The goal of this proposal is to provide the first measurements of various thermodynamic properties (heat capacity, density, thermal expansion, compressibility) for a wide range of liquids in the MgCO3-FeCO3-CaCO3-Na2CO3-K2CO3-Li2CO3 system. These fundamental thermodynamic data for carbonate liquids, especially those containing CaCO3 and MgCO3, will permit thermodynamic models of partial melting for carbonate-bearing mantle rocks. Such models are needed to rigorously evaluate the complex global carbon cycle, which includes the subduction of carbonated oceanic crust, the formation of carbonatite melts that metasomatize diverse mantle lithologies, the partial melting of these carbonated rocks, and the subsequent volcanic outgassing of CO2 to the atmosphere. Thermodynamic property measurements on multi-component carbonate liquids are of interest not only to earth scientists, but also to material scientists interested in molten carbonate fuel cells to derive energy from hydrogen.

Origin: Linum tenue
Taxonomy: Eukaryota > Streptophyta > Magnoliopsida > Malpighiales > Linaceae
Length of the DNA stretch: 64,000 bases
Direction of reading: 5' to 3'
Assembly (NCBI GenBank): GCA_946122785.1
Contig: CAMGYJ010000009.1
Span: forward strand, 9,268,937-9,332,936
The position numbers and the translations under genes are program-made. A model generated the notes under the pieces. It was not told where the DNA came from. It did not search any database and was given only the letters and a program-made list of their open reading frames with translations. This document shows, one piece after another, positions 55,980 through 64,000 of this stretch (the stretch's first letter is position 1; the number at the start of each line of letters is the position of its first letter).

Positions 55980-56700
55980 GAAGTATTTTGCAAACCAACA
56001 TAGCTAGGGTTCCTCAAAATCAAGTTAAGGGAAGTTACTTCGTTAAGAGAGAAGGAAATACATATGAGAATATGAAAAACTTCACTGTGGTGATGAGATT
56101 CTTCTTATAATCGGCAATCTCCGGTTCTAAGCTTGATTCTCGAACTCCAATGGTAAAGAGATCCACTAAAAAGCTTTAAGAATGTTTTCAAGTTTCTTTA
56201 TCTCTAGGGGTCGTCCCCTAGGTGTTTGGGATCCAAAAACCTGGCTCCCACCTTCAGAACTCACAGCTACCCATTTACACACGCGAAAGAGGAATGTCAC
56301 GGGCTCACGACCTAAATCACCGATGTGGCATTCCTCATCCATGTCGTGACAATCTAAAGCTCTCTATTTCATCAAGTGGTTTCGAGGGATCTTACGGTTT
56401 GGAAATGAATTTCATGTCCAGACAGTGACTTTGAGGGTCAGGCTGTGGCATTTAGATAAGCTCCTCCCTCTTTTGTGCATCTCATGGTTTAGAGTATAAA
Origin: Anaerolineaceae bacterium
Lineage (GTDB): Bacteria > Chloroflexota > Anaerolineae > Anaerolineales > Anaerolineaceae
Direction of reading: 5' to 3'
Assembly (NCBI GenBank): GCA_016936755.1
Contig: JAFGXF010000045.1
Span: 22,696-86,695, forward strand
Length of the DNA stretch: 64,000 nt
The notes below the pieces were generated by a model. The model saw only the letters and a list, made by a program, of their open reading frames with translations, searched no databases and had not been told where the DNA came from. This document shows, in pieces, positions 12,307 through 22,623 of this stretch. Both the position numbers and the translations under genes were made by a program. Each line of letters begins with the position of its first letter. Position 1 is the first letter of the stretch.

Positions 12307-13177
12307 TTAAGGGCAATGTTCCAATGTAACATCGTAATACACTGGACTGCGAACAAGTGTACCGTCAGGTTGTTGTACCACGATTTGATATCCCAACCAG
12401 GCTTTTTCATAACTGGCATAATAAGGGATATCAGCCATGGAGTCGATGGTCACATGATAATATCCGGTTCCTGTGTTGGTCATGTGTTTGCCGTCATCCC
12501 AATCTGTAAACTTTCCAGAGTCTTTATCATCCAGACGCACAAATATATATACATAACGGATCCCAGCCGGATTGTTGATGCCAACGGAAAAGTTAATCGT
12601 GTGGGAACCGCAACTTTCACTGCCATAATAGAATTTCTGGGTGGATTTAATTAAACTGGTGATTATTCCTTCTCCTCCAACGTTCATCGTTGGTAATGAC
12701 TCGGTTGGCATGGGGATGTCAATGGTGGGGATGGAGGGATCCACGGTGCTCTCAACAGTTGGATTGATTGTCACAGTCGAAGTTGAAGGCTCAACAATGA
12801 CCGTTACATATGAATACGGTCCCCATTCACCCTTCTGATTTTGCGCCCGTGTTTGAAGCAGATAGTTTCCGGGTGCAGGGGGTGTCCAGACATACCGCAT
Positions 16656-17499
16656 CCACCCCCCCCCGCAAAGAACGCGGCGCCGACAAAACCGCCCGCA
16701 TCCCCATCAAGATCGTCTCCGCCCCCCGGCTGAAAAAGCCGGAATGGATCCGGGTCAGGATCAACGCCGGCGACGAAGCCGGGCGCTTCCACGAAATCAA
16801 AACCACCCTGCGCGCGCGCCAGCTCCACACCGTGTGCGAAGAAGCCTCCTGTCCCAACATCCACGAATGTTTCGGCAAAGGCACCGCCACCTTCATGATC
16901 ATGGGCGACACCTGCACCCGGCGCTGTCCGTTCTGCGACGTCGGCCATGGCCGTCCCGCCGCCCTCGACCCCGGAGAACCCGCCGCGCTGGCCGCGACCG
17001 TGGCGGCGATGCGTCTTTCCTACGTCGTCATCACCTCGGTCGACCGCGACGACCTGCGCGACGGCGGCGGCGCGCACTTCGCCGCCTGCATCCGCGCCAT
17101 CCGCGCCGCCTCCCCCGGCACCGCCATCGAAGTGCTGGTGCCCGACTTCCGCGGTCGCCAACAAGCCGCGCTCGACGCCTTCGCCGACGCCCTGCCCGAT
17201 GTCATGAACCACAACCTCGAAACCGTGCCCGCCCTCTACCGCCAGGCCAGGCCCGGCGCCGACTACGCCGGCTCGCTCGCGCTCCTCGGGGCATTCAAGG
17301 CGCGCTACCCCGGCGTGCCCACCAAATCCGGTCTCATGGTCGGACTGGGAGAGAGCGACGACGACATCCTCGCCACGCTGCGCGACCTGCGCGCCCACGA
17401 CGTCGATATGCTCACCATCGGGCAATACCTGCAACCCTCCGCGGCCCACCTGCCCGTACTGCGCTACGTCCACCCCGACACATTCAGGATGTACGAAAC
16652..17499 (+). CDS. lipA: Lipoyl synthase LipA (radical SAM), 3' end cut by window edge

We plan to add 10-50 mol % CaCO3 and MgCO3 (and 10-30 mol % FeCO3) to various mixed alkali (Li-Na-K) carbonate liquids with low melting temperatures, and to perform measurements of heat capacity (by differential scanning calorimetry; DSC), density (by the double-bob Archimedean method), and sound speed (by acoustic interferometry) to obtain melt compressibility. An additional objective is to perform a series of phase equilibrium experiments to locate the fusion curves of various carbonate phases (e.g., K2Ca(CO3)2, Na2Ca(CO3)2, Na2CO3, CaCO3, MgCO3, KLiCO3, etc.) in P-T space. From these two sets of experimental data, we propose to use fusion curve analysis to constrain the enthalpies of fusion of the various carbonate phases as well as their respective liquid values (the pressure dependence of their melt compressibility).